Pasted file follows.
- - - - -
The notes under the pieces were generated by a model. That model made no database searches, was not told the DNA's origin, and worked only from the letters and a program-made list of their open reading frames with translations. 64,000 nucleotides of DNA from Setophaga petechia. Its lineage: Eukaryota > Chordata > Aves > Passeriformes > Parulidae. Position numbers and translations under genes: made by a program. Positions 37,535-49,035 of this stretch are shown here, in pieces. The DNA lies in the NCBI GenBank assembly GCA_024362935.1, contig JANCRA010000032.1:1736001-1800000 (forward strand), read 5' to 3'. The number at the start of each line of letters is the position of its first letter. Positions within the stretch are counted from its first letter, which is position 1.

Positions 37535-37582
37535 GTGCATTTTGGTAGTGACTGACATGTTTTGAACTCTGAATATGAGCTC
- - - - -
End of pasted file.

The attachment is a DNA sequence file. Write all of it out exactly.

The notes under the pieces were generated by a model. That model made no database searches, was not told the DNA's origin, and worked only from the letters and a program-made list of their open reading frames with translations. 64,000 nucleotides of DNA from Setophaga petechia. Its lineage: Eukaryota > Chordata > Aves > Passeriformes > Parulidae. Position numbers and translations under genes: made by a program. Positions 37,535-49,035 of this stretch are shown here, in pieces. The DNA lies in the NCBI GenBank assembly GCA_024362935.1, contig JANCRA010000032.1:1736001-1800000 (forward strand), read 5' to 3'. The number at the start of each line of letters is the position of its first letter. Positions within the stretch are counted from its first letter, which is position 1.

Positions 37535-37582
37535 GTGCATTTTGGTAGTGACTGACATGTTTTGAACTCTGAATATGAGCTC